A touch of home, a touch of war

0

BETHEL – Among the artwork for sale at the 18th annual Bethel Art Fair this Saturday are several pieces formed under a brush in Baghdad.

Randall Rickards, a staff sergeant with a Maine Army National Guard unit based in Augusta, said he has done about 20 series of paintings on Iraq, with 12 on display at the Guard headquarters in Camp Keyes.

“It was like stepping into another dimension,” Rickards said of his time painting in a combat zone.

Rickards’ year-long tour in Iraq began in January 2005 with three months of training in Texas. In April of that year, he boarded a C-130 Hercules headed for the Iraqi capital.

“For 21 hours, the sun never set,” he said.

Working convoy security, Rickards was one of 17,000 soldiers at a forward operating base near the Baghdad International Airport. During his time in Iraq, he kept a portable watercolor kit to work with in his spare time.

The environment, he said, was one of intense heat, fleas, sandstorms and low-flying helicopters. Time available to e-mail family and friends was brief, missiles and mortars were falling within the base, and stress levels were high.

“I’ve seen best of friends, for years, for life, become enemies over there,” Rickards said. “You’re always on the alert.”

When he was painting, that all changed.

“I wasn’t in this depressing place,” Rickards recalls. “I was creating.”

Although he also sketched out several scenes of Iraq, Rickards’ watercolors focused on scenes from home. Working from photos, he created several paintings of boats peacefully docked in harbors.

The 48-year-old staff sergeant, who lives in Nobleboro, grew up in Andover. He graduated from Telstar Regional High School in 1977, citing teachers Betty Murphy and Tim Cavanaugh as two of his influences.

“I excelled in band and art,” Rickards said.

He began selling his artwork in high school, for $35 or $40 a painting. He recalls hitchhiking home one day with a pair of paintings. He was able to sell one to a hunter who picked him up.

Rickards’ sketching and painting continued during his four years of service in the Navy. He later joined the National Guard, spending time in Germany and Bosnia.

When he returned from his service in Iraq, Rickards used the sketches he had made to create acrylic paintings of scenes such as guard posts and Saddam Hussein’s palaces.

Many of these paintings form series with a common theme. His last paintings based on Iraq, titled “Collision Course,” recalls the time he was a passenger in a car that was nearly flattened by an M-1 tank.

“When the thing turned, it was 10 feet from us,” he said. One of the paintings in the series is based on a photograph he took during the incident, depicting the tank as seen from the interior of the car.

Another series focuses on a more unusual subject: portable toilets.

“Over there, Porta Potties are all over the place,” he said. The first painting shows a portable toilet in the middle of the desert. In the next, the toilet is surrounded by cement barricades. In the final painting, it is nearly obscured by fortifications. The series, he said, depicts the increasing need for security during the occupation of Iraq.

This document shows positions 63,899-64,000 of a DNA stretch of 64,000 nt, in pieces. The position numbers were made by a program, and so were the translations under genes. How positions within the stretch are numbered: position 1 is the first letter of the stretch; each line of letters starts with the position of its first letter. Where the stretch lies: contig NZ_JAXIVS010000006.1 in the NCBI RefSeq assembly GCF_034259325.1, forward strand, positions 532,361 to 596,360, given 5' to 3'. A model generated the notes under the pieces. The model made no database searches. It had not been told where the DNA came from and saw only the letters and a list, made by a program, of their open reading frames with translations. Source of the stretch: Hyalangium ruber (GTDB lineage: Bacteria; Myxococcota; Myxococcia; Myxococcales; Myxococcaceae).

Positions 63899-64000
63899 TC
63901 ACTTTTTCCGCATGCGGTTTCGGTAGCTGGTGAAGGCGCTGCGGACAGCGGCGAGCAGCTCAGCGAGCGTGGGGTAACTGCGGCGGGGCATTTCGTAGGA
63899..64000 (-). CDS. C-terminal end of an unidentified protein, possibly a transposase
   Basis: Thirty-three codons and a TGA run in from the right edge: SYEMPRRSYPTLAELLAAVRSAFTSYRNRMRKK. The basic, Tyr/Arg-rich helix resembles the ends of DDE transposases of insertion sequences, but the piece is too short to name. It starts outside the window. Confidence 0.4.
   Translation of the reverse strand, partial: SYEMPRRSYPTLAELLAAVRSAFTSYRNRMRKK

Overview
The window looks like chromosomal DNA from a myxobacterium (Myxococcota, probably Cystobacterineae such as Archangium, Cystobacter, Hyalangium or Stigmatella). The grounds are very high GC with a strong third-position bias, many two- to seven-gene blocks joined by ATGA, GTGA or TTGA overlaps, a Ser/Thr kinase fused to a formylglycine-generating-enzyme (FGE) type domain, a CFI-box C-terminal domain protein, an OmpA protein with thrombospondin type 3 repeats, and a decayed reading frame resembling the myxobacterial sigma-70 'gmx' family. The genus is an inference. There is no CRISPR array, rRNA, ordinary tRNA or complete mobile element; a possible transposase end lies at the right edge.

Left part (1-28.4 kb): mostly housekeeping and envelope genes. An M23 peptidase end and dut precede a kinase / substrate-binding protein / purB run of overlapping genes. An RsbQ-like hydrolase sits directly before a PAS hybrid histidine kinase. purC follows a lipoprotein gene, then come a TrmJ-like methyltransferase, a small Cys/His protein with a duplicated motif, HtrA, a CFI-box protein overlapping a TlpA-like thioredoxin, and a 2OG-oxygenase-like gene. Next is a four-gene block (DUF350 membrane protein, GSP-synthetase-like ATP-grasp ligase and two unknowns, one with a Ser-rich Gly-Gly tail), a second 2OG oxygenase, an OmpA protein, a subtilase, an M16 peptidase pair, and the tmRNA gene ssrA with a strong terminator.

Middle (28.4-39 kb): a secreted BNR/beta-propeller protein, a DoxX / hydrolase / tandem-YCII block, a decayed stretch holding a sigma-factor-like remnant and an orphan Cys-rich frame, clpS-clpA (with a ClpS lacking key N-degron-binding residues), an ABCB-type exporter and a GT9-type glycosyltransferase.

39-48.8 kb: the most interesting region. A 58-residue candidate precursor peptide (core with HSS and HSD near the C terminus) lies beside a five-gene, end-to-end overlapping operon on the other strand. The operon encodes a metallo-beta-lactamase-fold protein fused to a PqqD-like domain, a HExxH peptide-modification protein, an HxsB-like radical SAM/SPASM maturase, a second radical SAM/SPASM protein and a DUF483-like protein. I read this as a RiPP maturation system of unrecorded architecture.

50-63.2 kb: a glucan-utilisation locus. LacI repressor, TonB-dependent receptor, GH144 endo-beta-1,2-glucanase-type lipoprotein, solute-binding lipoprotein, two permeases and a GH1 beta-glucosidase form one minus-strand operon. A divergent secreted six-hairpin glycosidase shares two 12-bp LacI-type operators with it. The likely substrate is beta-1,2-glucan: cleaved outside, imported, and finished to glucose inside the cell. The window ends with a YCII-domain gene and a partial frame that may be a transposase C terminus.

The disparity between Rickards’ location and the subject of his painting reflects a problem he said many returning veterans face.

“You always look forward to leaving, only to find out when you get home that you wish you were back over there,” he said. “You can leave Iraq, but Iraq never leaves you.”

The reason, he said, is due to the difficulties of adjusting upon return from the combat zone. Rickards said he knows of veterans coping with problems such as post-traumatic stress disorder, alcoholism, anger management, road rage and health problems.

“It’s amazing,” he said. “The guys from my unit that are still in, they all have problems.”

Rickards encourages returning veterans to take advantage of the support and medical programs available, saying trauma received during the experience will only get worse. He finds his paintings have been a personal comfort.

“In some ways it’s like therapy,” he said, “because it helps you express what you saw.”

Art is not Rickards’ only creative outlet. He had a guitar shipped to Iraq, and wrote several songs during his service there. The effect was very similar to that of the artwork.

“It was like taking a break, almost like taking a vacation,” he said.

Rickards is writing a book titled “Sandstorms.” In it, a soldier goes AWOL from Iraq and gradually makes his way back to the United States. The soldier’s dialogue is mostly internal, and Rickards is weighing his options for the book’s finale.

“Right now he’s in Kurdistan,” he said.

Though he is still on active duty, Rickards will be medically retired from the Guard and will not return to Iraq.

The Bethel Art Fair takes place from 9 a.m. to 4 p.m. Saturday on the Bethel Common. Rickards will also display his work at upcoming shows and events, including a dedication service on Labor Day at the State Capitol in Augusta.

Advertisement
SHARE